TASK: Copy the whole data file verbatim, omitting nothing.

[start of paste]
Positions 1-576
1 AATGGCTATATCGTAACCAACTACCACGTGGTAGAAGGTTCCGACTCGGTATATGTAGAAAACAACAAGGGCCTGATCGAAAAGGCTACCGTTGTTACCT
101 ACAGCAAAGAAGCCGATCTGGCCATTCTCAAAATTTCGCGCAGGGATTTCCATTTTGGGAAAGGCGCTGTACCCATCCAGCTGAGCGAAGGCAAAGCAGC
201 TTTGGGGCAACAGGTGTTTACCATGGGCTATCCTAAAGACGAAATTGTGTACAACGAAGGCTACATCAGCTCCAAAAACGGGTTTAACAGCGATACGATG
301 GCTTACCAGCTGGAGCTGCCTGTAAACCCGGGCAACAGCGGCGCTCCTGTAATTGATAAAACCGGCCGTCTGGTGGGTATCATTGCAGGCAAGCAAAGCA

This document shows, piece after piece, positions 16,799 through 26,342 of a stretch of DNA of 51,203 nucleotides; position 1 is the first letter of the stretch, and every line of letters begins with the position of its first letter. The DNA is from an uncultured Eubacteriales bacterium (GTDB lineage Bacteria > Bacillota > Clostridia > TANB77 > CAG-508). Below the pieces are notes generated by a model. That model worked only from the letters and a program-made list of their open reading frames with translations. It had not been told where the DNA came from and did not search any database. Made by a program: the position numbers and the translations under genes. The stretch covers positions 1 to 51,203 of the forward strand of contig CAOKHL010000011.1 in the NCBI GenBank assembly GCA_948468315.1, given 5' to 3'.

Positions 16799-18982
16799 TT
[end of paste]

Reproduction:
Positions 1-576
1 AATGGCTATATCGTAACCAACTACCACGTGGTAGAAGGTTCCGACTCGGTATATGTAGAAAACAACAAGGGCCTGATCGAAAAGGCTACCGTTGTTACCT
101 ACAGCAAAGAAGCCGATCTGGCCATTCTCAAAATTTCGCGCAGGGATTTCCATTTTGGGAAAGGCGCTGTACCCATCCAGCTGAGCGAAGGCAAAGCAGC
201 TTTGGGGCAACAGGTGTTTACCATGGGCTATCCTAAAGACGAAATTGTGTACAACGAAGGCTACATCAGCTCCAAAAACGGGTTTAACAGCGATACGATG
301 GCTTACCAGCTGGAGCTGCCTGTAAACCCGGGCAACAGCGGCGCTCCTGTAATTGATAAAACCGGCCGTCTGGTGGGTATCATTGCAGGCAAGCAAAGCA

This document shows, piece after piece, positions 16,799 through 26,342 of a stretch of DNA of 51,203 nucleotides; position 1 is the first letter of the stretch, and every line of letters begins with the position of its first letter. The DNA is from an uncultured Eubacteriales bacterium (GTDB lineage Bacteria > Bacillota > Clostridia > TANB77 > CAG-508). Below the pieces are notes generated by a model. That model worked only from the letters and a program-made list of their open reading frames with translations. It had not been told where the DNA came from and did not search any database. Made by a program: the position numbers and the translations under genes. The stretch covers positions 1 to 51,203 of the forward strand of contig CAOKHL010000011.1 in the NCBI GenBank assembly GCA_948468315.1, given 5' to 3'.

Positions 16799-18982
16799 TT